Going into the latest Shudder original, Slapface, I wasn’t sure what to expect. On paper, it reads like another movie about a witch who lives in the woods. Is it folk horror? Occult horror? Something else entirely? Upon screening this one, I was pleasantly surprised. Written and directed by Jeremiah Kipp, this gem has a lot to say about the consequences of toxic masculinity and bullying. Whether or not the witch is real doesn’t matter as much. The film’s ambiguity works just fine. The real horror is the violence that plays out at home and the consequences of two brothers’ inability to express their emotions or connect with each other.
This is a smart feature by Kipp, one with a lonely, tortured boy at its center, who not only deals with a violent older brother but also struggles to process the trauma of his parents’ untimely death. There’s a lot at play in Slapface, so let’s dig in.
Slapface and A Witch Named Virago
The opening credits begin with images and text from a book about a witch. A nursery rhyme-like sentence says of her, “Then she was a breeze, then she was a beast, killing the parents of the little boy.” These haunting images and spooky words are followed by newspaper clippings about missing children and murdered parents. One headline quotes a child saying the witch made him do it. It is a cool set-up that establishes the urban legend within the film. Is there a witch that lives deep in the woods and encourages kids to kill their parents? Maybe, maybe not. It all might be in the mind of the protagonist.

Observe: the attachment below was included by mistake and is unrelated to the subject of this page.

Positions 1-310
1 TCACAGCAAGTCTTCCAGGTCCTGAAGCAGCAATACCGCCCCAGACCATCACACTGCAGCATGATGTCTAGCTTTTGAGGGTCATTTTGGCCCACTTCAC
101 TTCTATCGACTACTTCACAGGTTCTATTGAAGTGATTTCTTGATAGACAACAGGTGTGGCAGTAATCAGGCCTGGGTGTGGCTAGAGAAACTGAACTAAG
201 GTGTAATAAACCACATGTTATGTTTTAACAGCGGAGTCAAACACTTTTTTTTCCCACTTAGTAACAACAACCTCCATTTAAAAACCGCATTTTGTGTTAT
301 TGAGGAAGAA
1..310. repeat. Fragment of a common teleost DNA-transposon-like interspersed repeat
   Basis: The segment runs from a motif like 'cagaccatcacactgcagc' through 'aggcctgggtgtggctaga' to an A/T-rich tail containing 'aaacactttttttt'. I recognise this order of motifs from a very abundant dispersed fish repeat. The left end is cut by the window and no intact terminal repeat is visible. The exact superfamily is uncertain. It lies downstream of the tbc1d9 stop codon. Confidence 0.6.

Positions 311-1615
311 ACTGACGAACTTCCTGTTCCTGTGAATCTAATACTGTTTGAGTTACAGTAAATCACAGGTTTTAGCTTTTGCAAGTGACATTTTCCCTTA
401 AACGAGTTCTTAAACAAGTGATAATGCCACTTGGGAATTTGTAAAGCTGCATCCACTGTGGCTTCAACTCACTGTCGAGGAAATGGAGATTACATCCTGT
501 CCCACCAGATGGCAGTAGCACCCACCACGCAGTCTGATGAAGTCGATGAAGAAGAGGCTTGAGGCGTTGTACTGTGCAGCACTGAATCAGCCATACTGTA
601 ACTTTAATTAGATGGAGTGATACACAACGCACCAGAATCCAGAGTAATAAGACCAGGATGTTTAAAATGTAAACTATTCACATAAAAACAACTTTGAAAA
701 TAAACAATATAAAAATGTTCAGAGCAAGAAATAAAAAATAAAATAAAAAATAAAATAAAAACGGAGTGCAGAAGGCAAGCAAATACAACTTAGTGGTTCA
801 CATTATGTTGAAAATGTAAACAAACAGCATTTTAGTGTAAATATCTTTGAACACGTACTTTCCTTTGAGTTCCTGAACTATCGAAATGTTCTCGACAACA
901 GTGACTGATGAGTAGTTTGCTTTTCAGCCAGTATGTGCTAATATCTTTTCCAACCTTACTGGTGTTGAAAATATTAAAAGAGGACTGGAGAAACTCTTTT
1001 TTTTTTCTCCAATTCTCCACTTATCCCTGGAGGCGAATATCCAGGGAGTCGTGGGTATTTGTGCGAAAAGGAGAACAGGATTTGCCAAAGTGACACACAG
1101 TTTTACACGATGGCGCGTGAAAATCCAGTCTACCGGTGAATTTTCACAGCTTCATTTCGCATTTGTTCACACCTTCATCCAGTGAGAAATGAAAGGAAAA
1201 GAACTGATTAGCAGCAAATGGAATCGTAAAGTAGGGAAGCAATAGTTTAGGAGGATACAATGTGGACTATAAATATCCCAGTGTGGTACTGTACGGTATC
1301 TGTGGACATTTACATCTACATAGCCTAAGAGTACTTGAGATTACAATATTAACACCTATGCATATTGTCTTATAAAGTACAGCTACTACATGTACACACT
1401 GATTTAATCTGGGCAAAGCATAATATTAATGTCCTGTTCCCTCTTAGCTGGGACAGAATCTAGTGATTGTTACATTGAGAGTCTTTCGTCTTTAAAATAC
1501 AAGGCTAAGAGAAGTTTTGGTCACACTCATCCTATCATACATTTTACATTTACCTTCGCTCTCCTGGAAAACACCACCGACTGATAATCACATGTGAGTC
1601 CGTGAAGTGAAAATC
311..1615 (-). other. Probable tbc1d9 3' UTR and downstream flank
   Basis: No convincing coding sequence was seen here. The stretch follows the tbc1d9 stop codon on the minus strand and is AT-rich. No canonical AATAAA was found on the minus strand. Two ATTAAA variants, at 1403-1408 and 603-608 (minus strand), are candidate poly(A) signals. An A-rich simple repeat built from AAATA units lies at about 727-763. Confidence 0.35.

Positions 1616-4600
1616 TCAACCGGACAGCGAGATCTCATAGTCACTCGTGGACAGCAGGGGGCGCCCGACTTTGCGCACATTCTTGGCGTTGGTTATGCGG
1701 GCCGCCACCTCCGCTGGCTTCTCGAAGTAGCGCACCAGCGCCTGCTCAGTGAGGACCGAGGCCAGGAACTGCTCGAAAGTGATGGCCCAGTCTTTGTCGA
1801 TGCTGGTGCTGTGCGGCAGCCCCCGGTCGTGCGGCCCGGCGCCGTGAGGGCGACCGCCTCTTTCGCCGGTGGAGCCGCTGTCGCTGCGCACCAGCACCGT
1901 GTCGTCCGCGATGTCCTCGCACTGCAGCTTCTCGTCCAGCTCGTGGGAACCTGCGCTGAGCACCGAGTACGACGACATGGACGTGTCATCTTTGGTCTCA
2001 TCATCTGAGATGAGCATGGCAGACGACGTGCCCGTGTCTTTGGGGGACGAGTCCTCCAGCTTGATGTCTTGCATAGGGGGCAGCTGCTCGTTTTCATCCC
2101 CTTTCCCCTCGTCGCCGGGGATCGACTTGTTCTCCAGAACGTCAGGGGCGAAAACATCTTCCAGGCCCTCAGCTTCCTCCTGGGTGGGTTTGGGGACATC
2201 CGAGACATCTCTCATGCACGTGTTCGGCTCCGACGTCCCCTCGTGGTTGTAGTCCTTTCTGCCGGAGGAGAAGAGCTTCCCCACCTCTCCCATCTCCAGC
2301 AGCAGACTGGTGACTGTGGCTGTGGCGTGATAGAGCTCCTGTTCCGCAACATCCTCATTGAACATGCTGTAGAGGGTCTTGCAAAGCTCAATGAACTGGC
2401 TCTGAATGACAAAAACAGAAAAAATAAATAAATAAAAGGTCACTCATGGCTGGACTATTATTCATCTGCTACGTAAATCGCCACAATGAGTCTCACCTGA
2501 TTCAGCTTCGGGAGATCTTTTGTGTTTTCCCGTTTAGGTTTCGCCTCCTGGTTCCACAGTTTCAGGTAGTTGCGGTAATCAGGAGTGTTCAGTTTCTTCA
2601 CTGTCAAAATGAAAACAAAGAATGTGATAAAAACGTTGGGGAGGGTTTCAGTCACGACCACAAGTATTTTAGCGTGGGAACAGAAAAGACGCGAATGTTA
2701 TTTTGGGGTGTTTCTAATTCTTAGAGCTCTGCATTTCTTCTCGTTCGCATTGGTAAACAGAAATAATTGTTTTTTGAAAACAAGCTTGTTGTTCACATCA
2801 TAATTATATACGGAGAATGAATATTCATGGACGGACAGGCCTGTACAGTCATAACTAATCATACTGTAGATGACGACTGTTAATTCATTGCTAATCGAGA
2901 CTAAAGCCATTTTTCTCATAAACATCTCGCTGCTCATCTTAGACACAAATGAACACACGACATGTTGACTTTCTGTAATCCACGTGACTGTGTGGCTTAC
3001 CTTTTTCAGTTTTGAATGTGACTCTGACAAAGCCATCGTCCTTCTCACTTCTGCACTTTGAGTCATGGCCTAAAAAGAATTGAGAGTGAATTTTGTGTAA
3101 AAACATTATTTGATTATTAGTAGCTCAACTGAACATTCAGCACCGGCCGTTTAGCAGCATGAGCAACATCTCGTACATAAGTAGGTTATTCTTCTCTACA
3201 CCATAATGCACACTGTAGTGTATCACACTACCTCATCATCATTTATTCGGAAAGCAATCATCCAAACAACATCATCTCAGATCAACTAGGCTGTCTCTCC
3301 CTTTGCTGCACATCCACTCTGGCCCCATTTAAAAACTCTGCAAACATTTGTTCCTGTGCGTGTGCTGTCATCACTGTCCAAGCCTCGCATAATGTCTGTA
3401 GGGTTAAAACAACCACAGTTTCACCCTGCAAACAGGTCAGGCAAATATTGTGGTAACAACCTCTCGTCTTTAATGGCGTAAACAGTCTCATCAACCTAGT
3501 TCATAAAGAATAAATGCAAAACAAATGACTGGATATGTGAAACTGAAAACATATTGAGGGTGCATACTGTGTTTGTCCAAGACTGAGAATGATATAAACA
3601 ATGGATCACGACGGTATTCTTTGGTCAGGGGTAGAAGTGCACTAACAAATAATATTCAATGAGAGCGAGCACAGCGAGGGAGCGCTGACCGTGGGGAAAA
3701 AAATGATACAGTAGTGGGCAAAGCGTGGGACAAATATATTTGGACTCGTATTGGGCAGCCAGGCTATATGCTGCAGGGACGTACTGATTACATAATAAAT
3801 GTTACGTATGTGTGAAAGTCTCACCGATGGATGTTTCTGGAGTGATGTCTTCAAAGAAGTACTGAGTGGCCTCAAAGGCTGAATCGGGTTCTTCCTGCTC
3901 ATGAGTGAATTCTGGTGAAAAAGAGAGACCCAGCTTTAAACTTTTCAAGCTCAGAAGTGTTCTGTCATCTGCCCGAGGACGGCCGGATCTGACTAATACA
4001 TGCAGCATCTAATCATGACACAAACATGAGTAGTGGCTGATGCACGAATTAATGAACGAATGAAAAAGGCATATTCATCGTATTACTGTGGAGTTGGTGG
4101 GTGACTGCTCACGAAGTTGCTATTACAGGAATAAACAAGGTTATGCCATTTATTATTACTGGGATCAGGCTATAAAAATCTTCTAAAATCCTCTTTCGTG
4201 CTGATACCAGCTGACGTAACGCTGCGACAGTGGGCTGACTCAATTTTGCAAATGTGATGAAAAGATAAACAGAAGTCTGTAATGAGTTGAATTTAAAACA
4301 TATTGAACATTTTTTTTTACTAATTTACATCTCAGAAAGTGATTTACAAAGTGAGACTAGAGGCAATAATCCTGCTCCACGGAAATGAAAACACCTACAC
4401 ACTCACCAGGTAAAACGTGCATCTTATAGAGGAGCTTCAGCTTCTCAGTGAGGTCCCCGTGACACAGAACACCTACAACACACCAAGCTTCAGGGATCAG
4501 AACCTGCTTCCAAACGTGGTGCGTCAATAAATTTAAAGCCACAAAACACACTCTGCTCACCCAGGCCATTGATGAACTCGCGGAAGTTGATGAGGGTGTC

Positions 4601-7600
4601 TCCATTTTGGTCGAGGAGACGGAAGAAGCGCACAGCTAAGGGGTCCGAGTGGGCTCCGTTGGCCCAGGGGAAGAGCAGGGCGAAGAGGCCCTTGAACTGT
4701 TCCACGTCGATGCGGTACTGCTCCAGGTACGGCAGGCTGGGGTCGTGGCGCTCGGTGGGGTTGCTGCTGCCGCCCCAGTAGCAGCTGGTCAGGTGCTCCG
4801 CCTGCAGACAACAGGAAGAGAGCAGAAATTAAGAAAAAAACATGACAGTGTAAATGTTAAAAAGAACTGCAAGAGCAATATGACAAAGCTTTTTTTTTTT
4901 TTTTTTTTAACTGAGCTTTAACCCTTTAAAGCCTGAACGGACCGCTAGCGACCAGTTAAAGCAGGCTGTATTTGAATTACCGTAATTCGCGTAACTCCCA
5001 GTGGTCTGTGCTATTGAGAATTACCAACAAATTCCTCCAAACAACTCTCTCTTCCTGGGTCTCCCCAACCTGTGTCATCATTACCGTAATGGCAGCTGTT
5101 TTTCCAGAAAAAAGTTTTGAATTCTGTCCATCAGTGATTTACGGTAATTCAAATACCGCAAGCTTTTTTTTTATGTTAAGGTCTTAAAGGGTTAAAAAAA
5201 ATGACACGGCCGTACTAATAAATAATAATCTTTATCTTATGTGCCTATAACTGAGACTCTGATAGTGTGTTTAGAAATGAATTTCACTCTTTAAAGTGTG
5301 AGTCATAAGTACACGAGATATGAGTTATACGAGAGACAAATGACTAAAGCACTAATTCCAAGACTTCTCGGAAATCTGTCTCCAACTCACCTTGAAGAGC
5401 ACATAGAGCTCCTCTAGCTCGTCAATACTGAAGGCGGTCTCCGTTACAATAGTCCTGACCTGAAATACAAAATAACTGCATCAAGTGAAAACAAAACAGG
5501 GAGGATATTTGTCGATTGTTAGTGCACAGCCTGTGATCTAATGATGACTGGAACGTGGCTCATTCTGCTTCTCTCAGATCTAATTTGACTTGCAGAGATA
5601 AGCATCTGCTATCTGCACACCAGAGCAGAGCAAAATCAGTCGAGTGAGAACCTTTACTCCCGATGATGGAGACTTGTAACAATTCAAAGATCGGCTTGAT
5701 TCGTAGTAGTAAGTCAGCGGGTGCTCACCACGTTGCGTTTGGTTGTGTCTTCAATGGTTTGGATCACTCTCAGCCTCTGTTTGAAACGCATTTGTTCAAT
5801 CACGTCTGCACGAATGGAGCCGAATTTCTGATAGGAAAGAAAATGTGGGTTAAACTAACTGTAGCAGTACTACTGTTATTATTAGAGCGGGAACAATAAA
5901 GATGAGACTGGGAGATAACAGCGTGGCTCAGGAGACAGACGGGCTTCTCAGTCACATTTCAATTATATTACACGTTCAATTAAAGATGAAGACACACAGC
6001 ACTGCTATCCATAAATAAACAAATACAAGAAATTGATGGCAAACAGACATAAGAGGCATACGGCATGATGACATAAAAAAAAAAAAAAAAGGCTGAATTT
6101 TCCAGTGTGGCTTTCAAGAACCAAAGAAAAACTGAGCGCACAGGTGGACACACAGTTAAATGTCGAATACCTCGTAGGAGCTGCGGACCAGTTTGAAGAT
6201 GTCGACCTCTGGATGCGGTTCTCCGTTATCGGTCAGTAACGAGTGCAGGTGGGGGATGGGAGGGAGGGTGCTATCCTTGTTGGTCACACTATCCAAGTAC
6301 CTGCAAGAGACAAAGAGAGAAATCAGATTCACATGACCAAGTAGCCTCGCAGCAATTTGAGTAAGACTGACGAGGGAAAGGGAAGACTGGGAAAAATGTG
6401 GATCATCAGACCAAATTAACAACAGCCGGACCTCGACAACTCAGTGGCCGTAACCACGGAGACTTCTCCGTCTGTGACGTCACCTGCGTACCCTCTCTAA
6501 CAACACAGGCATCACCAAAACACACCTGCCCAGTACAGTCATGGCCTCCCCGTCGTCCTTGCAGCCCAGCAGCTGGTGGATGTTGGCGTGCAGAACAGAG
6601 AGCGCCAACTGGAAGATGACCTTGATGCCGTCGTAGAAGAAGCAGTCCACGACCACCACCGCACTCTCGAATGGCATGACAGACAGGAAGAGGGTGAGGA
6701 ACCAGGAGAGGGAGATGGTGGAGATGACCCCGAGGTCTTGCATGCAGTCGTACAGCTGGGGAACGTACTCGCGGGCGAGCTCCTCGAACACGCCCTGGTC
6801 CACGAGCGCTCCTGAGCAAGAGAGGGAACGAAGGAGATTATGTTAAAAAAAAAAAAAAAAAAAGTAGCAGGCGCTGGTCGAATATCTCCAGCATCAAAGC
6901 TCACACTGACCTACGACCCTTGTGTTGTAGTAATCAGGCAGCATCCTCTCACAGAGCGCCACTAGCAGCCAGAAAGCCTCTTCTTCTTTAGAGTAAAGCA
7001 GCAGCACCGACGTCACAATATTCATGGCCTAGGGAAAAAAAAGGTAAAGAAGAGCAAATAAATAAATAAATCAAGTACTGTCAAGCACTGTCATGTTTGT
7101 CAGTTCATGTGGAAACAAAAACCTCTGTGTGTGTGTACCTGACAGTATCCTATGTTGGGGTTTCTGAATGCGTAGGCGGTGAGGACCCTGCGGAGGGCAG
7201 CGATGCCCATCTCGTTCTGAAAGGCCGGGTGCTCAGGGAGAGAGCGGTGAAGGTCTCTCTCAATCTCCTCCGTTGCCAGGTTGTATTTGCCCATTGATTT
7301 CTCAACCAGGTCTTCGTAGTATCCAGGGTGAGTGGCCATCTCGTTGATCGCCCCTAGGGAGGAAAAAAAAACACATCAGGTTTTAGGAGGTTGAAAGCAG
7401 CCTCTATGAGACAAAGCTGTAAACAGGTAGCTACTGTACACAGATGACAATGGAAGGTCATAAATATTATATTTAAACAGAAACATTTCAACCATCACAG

Named Virago, the witch apparently haunts the forest surrounding the town. The protagonist, Lucas (August Maturo), accidentally summons her when he accepts a dare to venture into the woods and roams her apparent house, or some abandoned house, anyways. The name of the witch here is important. Do a quick Google search, and you’ll discover that virago means a female warrior or a woman who has excessive masculine traits. In other definitions, it’s defined as a bad-tempered woman. This is important because the witch eventually kills, lashes out, and encourages Lucas’ worst traits. She possesses some of the ugliest and unhealthiest characteristics of hyper-masculinity.
Further, the witch isn’t the only type of virago in the film. Twins, Rose (Chiara D’Ambrosia) and Donna (Bianca D’Amborisa), torture Lucas. At one point, they hold him captive and threaten to strip him. There’s nothing redeeming about these two at all. Lucas’ girlfriend, however, the endearing Moriah (Mirabelle Lee), hangs out with them and acts nasty in front of them. The twins bring out Moriah’s worst traits, just as the witch brings out Lucas’ ill-temper. It’s unclear what Lucas even did to deserve any of this physical and emotional violence if anything. Yet, he desperately wants to be part of their clique because he has no other friends.
Exploring Toxic Masculinity in Slapface
After Lucas’ parents died in some sort of car crash, his brother, Tom (Mike Manning), raises him. Tom is an alcoholic who plays a game called slapface, first shown in the film’s opening minutes. The guys take turns smacking each other in the face, harder each time. At one point, Tom describes slapface as a game to “clear the shit away,” meaning something to numb the pain, to help them forget about their parents’ death, just like drinking. Obviously, this isn’t a healthy way to process emotions. Instead of talking about anything, they hit each other, or Tom drinks.
Additionally, Tom offers some awful advice to Lucas. At one point, he tells Lucas to let Moriah chase him instead of going after her. Lucas snaps back, “Stop talking like dad,” indicating their father also had abusive behavior. This is confirmed much later in the film. In another scene, when a mouse gets into the house, Lucas bludgeons it with a frying pan, whacking it repeatedly, while Tom laughs and says, “You picked the wrong house, little guy.”